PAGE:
Posts Tagged ‘Primitivo’

The Ripken family’s “road less travelled” Christmas

December 20th, 2013
The Ripken family’s “road less travelled” Christmas

Ripken Vineyards & Winery – one of Lodi’s largest and most important growers – actually became a bonded winery because owner Richard “Rip” Ripken loved to play Santa Claus every year. According to Rip’s daughter, winemaker Susan Ripken, “My dad would go around during Christmas time and play Santa by handing out the wine we were making on the side to anyone he could think of.  Eventually we realized we were above our legally permitted gallons, and we needed to become a bonded winery before the government hauled my dad off to jail!” The Ripken family has their own holiday.. VIEW MORE »

The mystery of Zinfandel, part 1: a plot as thick as the wine

October 23rd, 2013
The mystery of Zinfandel, part 1:  a plot as thick as the wine

For the longest time, Zinfandel was known as California’s “mystery grape.”  It has also been long considered an “all-American” varietal; since as far as anyone knew, Zinfandel wasn’t grown anywhere else in the world.  Make that “all-California,” because virtually all of it is grown in the state of California – and most of that, in the American Viticultural Area of Lodi. Whatever the case may be, America loves Zinfandel – whether it is made into a light, fizzy, fruity pink wine (i.e. White Zinfandel), or a moderate to humongously full, thick, lip-smacking red wines.  This black skinned grape is successfully.. VIEW MORE »

The new Macchia Primitivo — the milder, smoother identical twin of Zinfandel

October 17th, 2013
The new Macchia Primitivo — the milder, smoother identical twin of Zinfandel

Macchia Wines, which produces more single-vineyard Zinfandels than any other winery in Lodi, has just released their first-ever bottling of Primitivo:  the 2012 Macchia Lodi Primitivo ($24) – a full bodied yet smooth, mildly tart edged red wine that has something of an “Italian” feel in its bright, upbeat, drink-me-with-food qualities.  But like a good Zinfandel, this Primitivo is teeming with sun kissed berryish fruit; tinged with sweet peppercorn spice, and subtle touches of cedarwood-ish oak. Macchia winemaker/owner Tim Holdener tells us, “This is our inaugural experience with Primitivo.  Ours is grown by Todd Maley, at his vineyard on Davis.. VIEW MORE »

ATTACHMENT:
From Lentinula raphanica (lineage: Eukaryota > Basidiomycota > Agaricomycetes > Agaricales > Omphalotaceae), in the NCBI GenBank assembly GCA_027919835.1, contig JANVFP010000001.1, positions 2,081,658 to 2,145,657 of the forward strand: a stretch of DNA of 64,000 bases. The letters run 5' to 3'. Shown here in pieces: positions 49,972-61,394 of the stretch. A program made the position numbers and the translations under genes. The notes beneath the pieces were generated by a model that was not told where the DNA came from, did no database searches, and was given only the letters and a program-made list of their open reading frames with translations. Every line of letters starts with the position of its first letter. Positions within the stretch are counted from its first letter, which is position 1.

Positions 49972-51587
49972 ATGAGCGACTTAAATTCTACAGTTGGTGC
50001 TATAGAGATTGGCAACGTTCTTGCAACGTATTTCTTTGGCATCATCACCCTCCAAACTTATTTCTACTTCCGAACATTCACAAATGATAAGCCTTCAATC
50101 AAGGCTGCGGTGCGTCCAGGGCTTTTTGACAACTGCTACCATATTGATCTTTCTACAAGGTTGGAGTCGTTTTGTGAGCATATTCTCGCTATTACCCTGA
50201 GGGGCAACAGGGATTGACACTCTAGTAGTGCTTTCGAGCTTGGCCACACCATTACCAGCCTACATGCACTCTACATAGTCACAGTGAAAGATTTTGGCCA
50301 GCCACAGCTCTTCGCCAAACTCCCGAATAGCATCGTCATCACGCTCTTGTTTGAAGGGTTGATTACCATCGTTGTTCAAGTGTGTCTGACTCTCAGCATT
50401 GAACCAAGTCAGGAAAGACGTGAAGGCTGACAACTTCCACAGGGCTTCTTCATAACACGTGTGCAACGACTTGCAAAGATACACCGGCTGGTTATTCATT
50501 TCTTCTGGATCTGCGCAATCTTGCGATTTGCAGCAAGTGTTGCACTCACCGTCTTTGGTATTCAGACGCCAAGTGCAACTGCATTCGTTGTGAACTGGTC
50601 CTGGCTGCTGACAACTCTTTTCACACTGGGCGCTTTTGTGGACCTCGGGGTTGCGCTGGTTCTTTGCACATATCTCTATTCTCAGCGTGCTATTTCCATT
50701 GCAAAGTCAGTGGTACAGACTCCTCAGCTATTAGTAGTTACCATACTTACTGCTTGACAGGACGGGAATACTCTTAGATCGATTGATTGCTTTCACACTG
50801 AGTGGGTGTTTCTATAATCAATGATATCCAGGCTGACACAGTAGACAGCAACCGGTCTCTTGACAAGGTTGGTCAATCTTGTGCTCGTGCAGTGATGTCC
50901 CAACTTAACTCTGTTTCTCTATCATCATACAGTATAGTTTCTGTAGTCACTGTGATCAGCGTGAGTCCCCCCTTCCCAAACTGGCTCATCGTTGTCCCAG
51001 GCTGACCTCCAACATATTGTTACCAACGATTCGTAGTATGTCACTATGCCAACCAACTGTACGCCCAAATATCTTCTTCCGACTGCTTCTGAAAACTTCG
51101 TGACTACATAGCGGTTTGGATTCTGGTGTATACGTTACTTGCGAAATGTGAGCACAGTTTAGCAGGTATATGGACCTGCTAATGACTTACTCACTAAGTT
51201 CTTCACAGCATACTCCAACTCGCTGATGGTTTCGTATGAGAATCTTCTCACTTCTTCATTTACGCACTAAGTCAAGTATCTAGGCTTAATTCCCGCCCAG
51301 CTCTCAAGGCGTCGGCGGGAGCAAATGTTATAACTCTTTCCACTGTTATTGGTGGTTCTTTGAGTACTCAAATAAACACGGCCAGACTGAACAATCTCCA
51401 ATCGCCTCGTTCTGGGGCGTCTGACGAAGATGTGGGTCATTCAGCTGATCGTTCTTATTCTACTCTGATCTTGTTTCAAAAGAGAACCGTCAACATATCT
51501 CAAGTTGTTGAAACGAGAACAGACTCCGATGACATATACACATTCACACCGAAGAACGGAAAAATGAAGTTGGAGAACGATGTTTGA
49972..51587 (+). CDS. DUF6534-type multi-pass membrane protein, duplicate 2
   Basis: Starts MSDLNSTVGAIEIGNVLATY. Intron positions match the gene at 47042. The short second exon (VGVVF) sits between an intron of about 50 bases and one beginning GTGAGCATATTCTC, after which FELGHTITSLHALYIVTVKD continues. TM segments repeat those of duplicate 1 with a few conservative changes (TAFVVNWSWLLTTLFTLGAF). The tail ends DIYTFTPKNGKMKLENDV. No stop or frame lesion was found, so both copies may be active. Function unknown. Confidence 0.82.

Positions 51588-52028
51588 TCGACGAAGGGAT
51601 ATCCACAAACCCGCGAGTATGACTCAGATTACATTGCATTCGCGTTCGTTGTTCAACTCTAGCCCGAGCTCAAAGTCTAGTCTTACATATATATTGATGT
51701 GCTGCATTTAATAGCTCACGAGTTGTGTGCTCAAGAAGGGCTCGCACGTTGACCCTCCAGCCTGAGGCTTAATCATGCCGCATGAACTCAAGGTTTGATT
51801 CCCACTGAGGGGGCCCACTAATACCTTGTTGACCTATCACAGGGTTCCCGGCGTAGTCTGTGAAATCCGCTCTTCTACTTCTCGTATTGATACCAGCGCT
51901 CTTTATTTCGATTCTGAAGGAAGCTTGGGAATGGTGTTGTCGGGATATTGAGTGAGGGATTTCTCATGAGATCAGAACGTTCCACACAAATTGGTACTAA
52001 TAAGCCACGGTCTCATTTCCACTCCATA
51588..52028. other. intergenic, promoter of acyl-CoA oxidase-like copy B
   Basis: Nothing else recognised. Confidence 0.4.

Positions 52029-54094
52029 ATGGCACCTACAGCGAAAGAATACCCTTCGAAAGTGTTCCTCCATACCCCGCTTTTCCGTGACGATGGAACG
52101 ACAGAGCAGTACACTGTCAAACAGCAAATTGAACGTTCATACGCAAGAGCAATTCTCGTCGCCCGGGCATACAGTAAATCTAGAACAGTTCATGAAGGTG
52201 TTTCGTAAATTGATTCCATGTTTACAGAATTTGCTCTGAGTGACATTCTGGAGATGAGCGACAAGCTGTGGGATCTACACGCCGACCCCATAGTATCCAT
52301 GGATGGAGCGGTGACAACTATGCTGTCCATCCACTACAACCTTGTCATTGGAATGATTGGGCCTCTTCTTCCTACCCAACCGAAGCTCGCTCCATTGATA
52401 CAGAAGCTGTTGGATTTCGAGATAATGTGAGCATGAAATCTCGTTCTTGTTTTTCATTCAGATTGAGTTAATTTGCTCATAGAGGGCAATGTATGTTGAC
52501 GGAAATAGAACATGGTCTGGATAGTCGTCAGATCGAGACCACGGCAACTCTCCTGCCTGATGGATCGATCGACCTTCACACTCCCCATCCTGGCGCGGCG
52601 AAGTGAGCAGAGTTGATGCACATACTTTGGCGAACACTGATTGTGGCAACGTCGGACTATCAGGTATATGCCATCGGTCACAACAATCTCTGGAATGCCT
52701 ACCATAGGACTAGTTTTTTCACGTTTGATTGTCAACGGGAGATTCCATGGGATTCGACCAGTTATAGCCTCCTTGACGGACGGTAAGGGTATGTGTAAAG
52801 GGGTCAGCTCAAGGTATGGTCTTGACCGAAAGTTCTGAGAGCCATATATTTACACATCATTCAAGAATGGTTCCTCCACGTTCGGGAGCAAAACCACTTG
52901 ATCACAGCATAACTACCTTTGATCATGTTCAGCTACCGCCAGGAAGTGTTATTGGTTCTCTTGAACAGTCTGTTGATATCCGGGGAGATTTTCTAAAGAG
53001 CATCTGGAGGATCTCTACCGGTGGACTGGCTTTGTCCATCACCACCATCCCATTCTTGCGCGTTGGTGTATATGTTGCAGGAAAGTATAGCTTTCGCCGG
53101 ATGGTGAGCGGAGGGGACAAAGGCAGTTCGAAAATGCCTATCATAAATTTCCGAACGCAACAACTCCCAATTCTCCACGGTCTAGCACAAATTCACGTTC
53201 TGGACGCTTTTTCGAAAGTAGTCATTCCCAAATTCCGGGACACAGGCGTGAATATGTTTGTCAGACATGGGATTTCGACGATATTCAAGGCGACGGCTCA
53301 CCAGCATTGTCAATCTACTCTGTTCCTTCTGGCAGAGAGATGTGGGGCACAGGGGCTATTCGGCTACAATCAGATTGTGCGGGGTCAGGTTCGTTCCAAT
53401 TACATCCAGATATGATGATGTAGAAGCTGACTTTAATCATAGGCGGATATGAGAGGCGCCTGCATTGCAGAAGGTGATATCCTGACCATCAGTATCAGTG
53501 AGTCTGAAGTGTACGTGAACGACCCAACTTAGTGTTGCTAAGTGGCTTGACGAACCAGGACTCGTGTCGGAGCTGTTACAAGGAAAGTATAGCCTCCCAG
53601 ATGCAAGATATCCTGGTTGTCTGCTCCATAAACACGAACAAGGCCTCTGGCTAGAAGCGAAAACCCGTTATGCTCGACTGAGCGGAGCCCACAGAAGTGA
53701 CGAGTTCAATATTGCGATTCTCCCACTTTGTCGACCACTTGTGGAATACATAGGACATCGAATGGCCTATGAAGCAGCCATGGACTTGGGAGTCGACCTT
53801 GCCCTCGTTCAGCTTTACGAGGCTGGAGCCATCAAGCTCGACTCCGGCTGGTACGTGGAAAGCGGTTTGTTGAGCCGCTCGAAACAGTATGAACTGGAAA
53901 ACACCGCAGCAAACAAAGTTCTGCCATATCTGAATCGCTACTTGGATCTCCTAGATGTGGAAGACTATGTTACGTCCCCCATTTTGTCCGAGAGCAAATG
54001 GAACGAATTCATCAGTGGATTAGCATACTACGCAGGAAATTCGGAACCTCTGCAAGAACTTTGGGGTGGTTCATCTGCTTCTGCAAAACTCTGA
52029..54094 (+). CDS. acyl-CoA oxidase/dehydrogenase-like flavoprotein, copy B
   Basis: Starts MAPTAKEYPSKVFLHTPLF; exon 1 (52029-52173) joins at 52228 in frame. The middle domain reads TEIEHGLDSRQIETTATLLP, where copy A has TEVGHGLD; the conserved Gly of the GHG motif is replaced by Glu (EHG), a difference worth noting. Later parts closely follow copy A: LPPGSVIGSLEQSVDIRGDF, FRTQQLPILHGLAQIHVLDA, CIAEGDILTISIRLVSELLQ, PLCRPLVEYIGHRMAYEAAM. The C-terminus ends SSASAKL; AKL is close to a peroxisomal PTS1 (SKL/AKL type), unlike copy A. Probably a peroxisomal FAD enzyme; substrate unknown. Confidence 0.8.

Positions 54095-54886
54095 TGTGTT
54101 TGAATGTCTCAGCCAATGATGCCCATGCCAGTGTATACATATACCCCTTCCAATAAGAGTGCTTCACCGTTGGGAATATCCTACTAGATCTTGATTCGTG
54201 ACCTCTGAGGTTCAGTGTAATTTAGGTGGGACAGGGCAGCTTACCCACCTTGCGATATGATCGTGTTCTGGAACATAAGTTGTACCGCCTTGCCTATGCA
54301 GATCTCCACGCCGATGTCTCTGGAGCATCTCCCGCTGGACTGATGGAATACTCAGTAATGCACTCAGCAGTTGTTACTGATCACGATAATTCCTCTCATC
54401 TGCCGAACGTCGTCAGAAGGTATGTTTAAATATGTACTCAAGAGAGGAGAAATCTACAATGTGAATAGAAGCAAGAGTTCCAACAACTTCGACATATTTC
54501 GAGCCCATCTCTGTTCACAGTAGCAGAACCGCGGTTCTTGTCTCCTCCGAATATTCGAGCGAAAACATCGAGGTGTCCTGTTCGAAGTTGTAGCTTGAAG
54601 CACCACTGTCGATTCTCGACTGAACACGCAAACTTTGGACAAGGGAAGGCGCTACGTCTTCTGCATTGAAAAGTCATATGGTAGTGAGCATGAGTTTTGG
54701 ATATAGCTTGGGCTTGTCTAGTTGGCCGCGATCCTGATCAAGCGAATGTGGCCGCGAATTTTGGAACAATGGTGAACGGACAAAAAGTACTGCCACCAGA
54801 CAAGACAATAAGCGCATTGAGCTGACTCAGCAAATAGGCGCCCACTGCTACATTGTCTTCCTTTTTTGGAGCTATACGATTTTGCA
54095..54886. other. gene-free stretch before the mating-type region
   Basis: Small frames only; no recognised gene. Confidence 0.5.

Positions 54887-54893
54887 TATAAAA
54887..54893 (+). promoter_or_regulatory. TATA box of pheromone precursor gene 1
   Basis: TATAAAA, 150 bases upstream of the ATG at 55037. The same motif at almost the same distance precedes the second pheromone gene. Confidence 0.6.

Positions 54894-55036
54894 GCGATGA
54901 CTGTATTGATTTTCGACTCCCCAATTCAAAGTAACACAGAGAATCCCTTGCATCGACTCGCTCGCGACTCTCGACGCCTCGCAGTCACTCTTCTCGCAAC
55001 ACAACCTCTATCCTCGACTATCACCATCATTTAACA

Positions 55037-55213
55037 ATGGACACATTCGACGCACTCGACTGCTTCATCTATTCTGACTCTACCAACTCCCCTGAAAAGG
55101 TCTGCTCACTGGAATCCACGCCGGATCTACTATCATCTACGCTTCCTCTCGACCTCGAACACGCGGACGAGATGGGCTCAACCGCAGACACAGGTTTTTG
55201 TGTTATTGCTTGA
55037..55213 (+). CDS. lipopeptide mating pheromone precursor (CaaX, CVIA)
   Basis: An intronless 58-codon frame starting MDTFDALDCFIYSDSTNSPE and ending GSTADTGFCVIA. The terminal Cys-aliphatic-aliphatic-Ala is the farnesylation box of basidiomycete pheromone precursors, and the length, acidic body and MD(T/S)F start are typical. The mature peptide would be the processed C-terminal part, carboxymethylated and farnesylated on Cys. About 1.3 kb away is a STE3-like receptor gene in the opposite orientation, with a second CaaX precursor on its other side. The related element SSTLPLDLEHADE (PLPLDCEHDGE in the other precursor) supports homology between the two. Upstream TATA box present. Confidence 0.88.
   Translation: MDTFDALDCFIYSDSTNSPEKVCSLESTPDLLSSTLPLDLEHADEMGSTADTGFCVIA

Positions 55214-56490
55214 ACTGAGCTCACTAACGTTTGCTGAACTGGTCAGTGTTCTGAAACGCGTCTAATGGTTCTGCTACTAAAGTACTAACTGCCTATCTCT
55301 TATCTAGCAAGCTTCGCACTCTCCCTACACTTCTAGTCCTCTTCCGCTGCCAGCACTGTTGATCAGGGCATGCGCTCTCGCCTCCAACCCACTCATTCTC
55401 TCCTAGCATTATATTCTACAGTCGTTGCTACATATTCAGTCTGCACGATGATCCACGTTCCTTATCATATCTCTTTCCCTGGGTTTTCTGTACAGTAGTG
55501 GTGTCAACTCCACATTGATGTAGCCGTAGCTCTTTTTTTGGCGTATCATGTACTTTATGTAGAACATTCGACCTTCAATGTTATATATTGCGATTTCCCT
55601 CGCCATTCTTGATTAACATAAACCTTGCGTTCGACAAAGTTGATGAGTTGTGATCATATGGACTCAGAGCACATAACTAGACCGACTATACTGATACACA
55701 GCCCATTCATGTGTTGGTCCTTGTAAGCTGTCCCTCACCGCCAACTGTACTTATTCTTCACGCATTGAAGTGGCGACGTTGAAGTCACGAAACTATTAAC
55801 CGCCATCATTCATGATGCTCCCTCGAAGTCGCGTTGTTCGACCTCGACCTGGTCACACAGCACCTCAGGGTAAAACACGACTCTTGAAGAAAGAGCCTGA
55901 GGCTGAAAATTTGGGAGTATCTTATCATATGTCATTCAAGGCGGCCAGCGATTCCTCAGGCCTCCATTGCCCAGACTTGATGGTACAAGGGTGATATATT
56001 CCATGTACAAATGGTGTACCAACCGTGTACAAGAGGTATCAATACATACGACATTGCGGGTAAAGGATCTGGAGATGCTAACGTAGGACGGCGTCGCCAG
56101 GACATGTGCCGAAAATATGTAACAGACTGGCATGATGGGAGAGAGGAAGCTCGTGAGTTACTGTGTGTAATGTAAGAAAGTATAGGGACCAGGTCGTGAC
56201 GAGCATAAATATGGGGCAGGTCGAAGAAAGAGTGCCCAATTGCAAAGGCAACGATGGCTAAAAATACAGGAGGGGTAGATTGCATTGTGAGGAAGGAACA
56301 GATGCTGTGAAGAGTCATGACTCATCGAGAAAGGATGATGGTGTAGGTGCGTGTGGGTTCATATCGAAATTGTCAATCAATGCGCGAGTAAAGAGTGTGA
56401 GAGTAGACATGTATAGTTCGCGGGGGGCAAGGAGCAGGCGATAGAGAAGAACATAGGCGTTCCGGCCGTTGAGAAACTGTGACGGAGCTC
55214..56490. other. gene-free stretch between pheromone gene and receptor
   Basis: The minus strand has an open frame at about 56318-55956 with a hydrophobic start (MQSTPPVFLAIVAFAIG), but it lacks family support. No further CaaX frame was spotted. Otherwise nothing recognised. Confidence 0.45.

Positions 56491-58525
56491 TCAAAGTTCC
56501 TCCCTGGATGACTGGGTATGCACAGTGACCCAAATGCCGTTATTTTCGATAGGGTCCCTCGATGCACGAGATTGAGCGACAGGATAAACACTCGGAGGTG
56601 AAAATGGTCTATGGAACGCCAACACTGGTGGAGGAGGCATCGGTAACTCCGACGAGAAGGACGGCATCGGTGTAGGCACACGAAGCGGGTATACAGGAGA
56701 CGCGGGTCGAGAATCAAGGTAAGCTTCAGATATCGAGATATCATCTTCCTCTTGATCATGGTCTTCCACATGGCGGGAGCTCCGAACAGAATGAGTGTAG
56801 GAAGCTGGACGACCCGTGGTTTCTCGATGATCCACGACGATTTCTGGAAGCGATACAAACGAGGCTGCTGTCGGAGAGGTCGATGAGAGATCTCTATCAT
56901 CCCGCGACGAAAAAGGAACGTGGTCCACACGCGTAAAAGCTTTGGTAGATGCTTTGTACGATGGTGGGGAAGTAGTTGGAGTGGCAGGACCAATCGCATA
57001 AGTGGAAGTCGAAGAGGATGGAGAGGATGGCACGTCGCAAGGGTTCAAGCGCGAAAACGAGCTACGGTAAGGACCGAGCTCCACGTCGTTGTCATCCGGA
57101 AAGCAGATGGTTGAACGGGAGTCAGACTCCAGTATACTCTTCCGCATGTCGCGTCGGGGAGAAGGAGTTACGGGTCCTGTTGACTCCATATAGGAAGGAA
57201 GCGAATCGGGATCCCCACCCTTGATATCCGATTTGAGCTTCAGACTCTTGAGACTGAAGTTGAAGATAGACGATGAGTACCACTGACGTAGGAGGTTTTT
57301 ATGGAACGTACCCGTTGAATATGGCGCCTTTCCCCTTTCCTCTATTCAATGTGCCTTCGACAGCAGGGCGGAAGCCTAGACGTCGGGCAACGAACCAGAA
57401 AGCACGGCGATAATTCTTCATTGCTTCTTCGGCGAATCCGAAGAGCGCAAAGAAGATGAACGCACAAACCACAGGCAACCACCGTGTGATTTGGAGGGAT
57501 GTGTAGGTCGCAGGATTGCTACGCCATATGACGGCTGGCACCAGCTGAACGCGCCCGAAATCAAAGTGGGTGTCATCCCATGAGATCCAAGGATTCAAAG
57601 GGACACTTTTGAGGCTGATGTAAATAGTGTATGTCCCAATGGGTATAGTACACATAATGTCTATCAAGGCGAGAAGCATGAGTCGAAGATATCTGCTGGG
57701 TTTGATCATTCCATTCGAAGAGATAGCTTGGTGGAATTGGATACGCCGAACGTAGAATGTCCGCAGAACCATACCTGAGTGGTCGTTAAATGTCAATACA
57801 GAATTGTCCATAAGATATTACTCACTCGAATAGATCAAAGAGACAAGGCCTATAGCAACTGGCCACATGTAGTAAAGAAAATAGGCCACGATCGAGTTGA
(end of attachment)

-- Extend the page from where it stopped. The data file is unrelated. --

Lodi’s Mediterranean identity reflected by huge diversity of grapes

September 25th, 2013
Lodi’s Mediterranean identity reflected by huge diversity of grapes

Harvest is a great time of year for photographing wine grapes, which become the most identifiable by their colors, shapes and overall morphology during that fleeting window just before they are picked. Because Spring bud break and flowering occurred as much as two weeks ahead of normal in 2013, Lodi‘s harvest commenced during the first week of August with earlier ripening grapes like Sauvignon Blanc and Chardonnay, and higher acid/lower sugar Pinot Noir destined for sparkling wine production. Traditionally, harvesting of black skinned grapes for the making of fuller bodied red wines doesn’t start in earnest until mid-September, but this.. VIEW MORE »

Lodi’s alternative wine grapes, headed towards photo finish

September 5th, 2013
Lodi’s alternative wine grapes, headed towards photo finish

According to the 2012 Grape Acreage Report put out by USDA’s National Agricultural Statistics Service, approximately 10.2% of the total acreage of fruit bearing wine grape vines in California can be classified as “other” — including many of the “alternative” style varietals more common to Lodi than in other American wine regions, such as Albariño and Aglianico, Cinsaut and Souzão, Vermentino and Verdelho, Graciano and Teroldego, Marzemino and Montepulciano, Symphony and Schönburger, Touriga and Torrontés, Pinotage and Piquepoul, and many others of, frankly, commercially obscure identity, from Albalonga to Zweigelt. The other 89.8% are among the following list of California’s 16 most widely planted varieties or.. VIEW MORE »